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Clique (from WikiPedia):

Clique is a subset of vertices of an undirected graph such that every two distinct vertices in the clique are adjacent; that is, its induced subgraph is complete.

K-Clique problem: Finding a clique of size K. This is NP-complete according to Wiki,

Cliques have also been studied in computer science: finding whether there is a clique of a given size in a graph (the clique problem) is NP-complete, but despite this hardness result many algorithms for finding cliques have been studied.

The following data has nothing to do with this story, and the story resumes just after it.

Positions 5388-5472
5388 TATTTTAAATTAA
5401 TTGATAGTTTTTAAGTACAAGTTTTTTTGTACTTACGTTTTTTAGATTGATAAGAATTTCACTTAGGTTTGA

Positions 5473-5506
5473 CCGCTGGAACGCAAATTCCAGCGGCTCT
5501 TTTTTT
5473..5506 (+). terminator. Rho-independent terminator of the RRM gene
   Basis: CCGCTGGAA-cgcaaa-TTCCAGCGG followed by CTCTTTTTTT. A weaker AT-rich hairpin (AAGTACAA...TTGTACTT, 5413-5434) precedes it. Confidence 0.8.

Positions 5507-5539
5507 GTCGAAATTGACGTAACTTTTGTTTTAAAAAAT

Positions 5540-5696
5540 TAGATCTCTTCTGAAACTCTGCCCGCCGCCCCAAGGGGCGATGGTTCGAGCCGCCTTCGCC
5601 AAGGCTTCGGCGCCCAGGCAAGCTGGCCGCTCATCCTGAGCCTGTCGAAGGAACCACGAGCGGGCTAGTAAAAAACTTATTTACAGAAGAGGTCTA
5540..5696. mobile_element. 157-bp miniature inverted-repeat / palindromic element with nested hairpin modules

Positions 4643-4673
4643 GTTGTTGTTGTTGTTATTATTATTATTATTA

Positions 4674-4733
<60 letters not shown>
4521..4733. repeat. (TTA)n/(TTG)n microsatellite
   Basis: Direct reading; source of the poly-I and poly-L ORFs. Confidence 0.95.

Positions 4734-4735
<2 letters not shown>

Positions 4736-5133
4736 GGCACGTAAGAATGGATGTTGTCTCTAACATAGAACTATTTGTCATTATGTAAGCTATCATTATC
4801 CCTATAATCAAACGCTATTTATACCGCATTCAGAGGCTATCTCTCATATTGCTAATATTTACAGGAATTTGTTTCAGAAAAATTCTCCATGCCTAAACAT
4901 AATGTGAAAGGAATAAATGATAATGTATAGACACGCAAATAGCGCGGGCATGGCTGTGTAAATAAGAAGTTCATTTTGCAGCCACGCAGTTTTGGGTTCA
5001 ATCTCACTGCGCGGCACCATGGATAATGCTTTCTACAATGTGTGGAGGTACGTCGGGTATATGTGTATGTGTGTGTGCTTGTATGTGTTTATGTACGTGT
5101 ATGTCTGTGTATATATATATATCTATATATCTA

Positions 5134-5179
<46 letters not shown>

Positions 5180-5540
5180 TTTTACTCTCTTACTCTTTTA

Let us consider a "constrained k-clique problem" - which is a k-clique problem with a constraint of having a predetermined vertex included in the solution. What would be the complexity of this problem? Is it a known problem in the literature?

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It is still $\mathsf{NP}$-complete. Consider the following reduction from the normal $\mathrm{Clique}$ problem: Given a graph $G$ and some desired clique size $k$, add a new vertex $v^\ast$ which is connected to all vertices of $G$ to obtain a new graph $G^\ast$. Then $(G^\ast, k + 1, v^\ast)$ is a yes-instance of your modified $\mathrm{Clique}$ problem if and only if $(G, k)$ is a yes-instance of $\mathrm{Clique}$.

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